KP: We all know that Willie Joe is far from my favorite player, but facts are facts. He was playing at the highest level of his career lately, and as well as any Giants DT has for the last several seasons. He's finally starting to show all the talent and ability and prove that he was worth the first-round pick they so surprisingly spent on him in 2003. Sure the players behind him will fill in well enough, but most of the recent success of New York's D-line has been the rotation including Robbins, Allen and Damane Duckett. Now you take the key member (he was leading all DTs in tackles (19) and sacks (2), you know?) out of the mix as the importance of the games rises significantly and to me, you're really going to miss Joseph's play. Not to mention how much his teammates have grown to love how he's come on and started proving the naysayers wrong. There's nothing a veteran loves more than seeing one of his younger mates make media members look silly. Now that's all lost for at least a month. Joseph's absence might not be all that noticeable to novices like you, Paul, but it sure will be to Tim Lewis and company, who will be desperately checking with trainer Ronnie Barnes on a weekly basis to see when big number 94 can return to the lineup.

PS: Now that I see your thinking is completely misguided on the defensive line, let's see how confused you are about the big guys on the offensive side of the ball. The most indispensable member of the offensive line is not the best player on the line. It's center Shaun O'Hara, who contributes more than the blocks and snaps he makes during a game. He's the leader of the group, on and off the field. The way he played through pain and injury last season made him one of Tom Coughlin's favorites. The way he stands up and says what he feels in the locker room makes him a go-to guy for the media, win or lose. He's a comforting presence for Manning and he directs the traffic along the line. In a pinch, Bob Whitfield could fill in for either of the starting tackles and Rich Seubert is waiting in the wings should either of the guards fall by the wayside. Jason Whittle can replace O'Hara at center and no doubt would do a fine job, but he doesn't bring the intangibles that O'Hara brings to the team. You see, Kenny, you don't notice the intangibles.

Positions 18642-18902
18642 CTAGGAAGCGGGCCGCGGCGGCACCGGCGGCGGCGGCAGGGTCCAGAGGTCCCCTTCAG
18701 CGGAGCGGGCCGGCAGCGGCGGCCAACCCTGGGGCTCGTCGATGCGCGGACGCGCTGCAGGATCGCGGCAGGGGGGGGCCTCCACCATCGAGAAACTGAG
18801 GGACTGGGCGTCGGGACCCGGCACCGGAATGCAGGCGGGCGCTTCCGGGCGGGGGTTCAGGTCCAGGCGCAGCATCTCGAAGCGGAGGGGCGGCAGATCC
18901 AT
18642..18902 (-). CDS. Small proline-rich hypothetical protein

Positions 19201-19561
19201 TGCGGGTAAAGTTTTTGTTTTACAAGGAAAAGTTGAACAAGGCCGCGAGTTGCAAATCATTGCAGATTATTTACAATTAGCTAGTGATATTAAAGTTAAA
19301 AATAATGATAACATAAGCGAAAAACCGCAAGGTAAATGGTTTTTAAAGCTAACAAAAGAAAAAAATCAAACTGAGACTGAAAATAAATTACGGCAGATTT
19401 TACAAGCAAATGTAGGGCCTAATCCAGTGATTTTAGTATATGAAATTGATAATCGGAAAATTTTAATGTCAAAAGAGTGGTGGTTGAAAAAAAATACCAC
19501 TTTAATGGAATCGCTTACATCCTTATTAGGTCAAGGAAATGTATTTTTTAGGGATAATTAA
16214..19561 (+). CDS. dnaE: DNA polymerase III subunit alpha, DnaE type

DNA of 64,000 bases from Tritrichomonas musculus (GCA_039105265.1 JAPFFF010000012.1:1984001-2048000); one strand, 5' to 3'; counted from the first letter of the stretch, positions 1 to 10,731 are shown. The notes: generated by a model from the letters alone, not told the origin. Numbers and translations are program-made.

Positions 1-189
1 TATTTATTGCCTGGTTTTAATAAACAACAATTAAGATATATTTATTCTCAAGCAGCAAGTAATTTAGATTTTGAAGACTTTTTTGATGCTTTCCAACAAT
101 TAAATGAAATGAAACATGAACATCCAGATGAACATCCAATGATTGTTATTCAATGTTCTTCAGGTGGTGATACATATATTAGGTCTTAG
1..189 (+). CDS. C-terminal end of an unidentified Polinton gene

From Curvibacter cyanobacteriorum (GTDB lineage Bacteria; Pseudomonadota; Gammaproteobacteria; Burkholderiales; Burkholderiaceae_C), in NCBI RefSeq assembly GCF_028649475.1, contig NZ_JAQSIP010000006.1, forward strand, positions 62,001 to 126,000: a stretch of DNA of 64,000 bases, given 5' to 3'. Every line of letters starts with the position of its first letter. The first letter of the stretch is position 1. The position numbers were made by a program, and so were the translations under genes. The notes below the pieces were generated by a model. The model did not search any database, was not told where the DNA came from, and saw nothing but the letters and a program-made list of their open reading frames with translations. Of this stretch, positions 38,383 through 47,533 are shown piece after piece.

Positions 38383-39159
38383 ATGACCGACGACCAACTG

KP: Nor do you notice talent in any way, shape or form. Say what you will, but this OL would be absolutely lost if anything happened to Luke Petitgout. And here I thought you were different from those who like to continue kicking dirt on players even after they've started to play much better (see: Will Allen). Petitgout not only is the most talented member of New York's O-line, he's clearly the most irreplaceable. I learned a long time ago that I don't know nearly enough about offensive line play to grade on my own. That's why I talk to the players in the locker room, really the only ones that know exactly what's going on. They'll all tell you the same thing – they'd take Petitgout over just about anyone not named Orlando Pace or Walter Jones. Sure hope you're making a mental note of this, Paul. Remember how Whitfield played when he was thrust into the lineup for a few plays earlier in the year? Exactly. And don't start dismissing Petitgout just because he doesn't want to talk to the press. With you walking around that room, it's a wonder anyone fulfills their media ‘obligation.'